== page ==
Oregano
Origanum vulgare

Oregano is recognized to be of two main types, Mexican ( Lippia graveolens ) and European ( Origanum vulgare ). The latter is also called wild marjoram. The two types are dissimilar in taste, but alike in usage. The European is much milder. Both types may be grown from seed sown in the spring or propagated by cuttings. Cut the tender tops of both herbs just as flowers begin.

How to Grow

Oregano may grow two feet tall with a rounded, sprawling spread of 18 inches. White or pinkish-purple flower spikelets appear in mid to late summer. The cultivar ‘Aureum’ has golden yellow leaves and develops into an 8–10 inch mound. Use oregano in Spanish, Italian and Mexican cooking.

Plant oregano in full sun and well-drained soil. The gold leaf variety needs partial shade to help prevent leaf scorch. Plants may be started from seed, cuttings or crown division. Seed grown plants may not have good flavor. Propagate oregano by stem cuttings or crown division. Space plants 10–12 inches apart. Plants respond well to clump division every 2–3 years. This helps restore vigor and improve flavor.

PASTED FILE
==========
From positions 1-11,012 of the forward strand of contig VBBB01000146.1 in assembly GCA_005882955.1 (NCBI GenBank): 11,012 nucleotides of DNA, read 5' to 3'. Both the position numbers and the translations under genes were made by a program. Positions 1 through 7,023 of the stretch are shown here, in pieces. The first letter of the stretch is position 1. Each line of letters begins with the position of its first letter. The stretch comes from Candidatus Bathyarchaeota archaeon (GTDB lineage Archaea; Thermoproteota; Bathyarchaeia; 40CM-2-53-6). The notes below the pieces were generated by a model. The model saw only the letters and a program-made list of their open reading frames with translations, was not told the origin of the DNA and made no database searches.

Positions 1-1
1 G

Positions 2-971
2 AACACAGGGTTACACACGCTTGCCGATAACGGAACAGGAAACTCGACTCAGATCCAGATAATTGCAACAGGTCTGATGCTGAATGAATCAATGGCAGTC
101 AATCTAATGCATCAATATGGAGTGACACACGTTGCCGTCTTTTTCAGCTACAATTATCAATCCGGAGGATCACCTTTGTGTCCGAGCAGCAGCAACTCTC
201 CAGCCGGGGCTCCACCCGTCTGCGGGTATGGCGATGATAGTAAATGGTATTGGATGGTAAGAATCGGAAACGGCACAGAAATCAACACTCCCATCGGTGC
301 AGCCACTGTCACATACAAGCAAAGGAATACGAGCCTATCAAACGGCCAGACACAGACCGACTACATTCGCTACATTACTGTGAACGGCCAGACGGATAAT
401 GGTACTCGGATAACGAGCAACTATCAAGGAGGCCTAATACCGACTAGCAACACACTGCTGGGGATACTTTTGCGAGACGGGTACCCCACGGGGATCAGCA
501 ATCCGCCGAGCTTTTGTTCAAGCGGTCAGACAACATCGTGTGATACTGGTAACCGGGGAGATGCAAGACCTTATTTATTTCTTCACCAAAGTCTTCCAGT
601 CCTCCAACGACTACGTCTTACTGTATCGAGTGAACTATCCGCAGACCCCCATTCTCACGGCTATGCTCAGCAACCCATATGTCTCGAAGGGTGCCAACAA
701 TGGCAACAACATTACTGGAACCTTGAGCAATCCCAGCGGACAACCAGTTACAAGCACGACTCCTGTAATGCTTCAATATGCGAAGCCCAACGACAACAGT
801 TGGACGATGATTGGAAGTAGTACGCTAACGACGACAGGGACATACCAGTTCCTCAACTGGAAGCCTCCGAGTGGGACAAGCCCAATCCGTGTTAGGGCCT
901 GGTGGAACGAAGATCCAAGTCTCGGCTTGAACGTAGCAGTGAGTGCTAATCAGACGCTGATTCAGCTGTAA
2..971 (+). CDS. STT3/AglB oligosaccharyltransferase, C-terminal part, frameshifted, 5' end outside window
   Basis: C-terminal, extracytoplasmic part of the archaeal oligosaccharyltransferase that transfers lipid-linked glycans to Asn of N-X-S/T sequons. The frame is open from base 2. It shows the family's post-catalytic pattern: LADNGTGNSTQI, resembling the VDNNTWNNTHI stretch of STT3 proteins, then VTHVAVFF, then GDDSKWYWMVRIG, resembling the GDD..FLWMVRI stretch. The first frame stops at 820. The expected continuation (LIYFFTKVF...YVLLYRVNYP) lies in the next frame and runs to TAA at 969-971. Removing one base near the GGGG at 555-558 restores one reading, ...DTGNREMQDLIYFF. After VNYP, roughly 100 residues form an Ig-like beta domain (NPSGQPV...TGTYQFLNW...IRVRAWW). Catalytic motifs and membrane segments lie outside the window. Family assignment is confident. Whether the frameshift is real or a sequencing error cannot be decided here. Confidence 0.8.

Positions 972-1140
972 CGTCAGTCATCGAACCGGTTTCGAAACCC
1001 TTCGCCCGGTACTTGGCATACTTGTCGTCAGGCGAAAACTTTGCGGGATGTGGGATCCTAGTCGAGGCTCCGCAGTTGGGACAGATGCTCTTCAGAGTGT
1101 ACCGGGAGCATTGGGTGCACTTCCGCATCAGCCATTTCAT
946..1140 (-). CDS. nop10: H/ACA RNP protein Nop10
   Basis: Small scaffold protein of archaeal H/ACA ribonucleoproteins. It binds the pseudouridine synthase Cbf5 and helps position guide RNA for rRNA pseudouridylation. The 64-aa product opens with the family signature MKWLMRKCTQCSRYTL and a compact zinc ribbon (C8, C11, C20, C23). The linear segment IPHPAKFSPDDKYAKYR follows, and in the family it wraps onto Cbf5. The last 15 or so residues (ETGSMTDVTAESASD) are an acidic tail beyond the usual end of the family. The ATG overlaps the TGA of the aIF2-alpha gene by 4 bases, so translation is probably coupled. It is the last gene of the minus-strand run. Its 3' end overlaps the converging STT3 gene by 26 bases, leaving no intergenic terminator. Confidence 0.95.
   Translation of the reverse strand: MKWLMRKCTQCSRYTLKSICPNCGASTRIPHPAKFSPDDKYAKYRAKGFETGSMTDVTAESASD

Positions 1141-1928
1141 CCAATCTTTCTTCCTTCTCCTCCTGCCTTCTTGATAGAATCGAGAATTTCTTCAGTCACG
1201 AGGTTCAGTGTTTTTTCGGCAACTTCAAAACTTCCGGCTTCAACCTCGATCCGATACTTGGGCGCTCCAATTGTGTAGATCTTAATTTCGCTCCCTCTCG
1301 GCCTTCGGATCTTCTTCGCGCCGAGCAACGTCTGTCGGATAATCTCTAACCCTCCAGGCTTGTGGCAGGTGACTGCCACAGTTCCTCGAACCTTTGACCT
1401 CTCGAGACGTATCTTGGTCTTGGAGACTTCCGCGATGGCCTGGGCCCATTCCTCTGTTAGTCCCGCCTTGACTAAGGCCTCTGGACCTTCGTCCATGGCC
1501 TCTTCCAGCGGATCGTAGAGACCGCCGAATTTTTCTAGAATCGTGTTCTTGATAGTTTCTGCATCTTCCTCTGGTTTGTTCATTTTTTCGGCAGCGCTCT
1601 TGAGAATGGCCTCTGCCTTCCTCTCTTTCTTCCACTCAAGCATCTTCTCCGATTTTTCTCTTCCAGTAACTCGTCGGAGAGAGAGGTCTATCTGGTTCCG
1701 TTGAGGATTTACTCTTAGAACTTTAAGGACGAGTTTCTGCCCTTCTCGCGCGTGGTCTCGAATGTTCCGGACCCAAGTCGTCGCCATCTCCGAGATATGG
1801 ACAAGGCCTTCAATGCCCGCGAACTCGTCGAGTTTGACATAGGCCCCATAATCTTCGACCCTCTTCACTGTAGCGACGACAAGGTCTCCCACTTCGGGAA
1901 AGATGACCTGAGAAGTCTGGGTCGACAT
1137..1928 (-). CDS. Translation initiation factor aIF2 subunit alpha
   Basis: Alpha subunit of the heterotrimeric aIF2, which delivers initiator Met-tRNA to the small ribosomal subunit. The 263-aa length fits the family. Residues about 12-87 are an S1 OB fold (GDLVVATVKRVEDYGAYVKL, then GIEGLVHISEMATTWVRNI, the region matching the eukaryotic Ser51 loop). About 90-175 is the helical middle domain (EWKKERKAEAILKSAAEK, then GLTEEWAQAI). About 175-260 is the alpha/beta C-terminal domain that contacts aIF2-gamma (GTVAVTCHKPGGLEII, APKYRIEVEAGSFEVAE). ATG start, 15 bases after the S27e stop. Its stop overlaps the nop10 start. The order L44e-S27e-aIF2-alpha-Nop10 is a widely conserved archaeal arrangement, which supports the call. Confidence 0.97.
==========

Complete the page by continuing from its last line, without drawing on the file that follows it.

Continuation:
Harvesting

Leaves can be snipped as needed. For best flavor, harvest leaves just as flower buds form. To dry, cut stems and bag dry or tray dry. When leaves are brittle, rem

 

 

 

Basil

Rebecca Jordi
Horticulture Agent IV
County Extension Director
Contributing Editor
email: rljordi@ufl.edu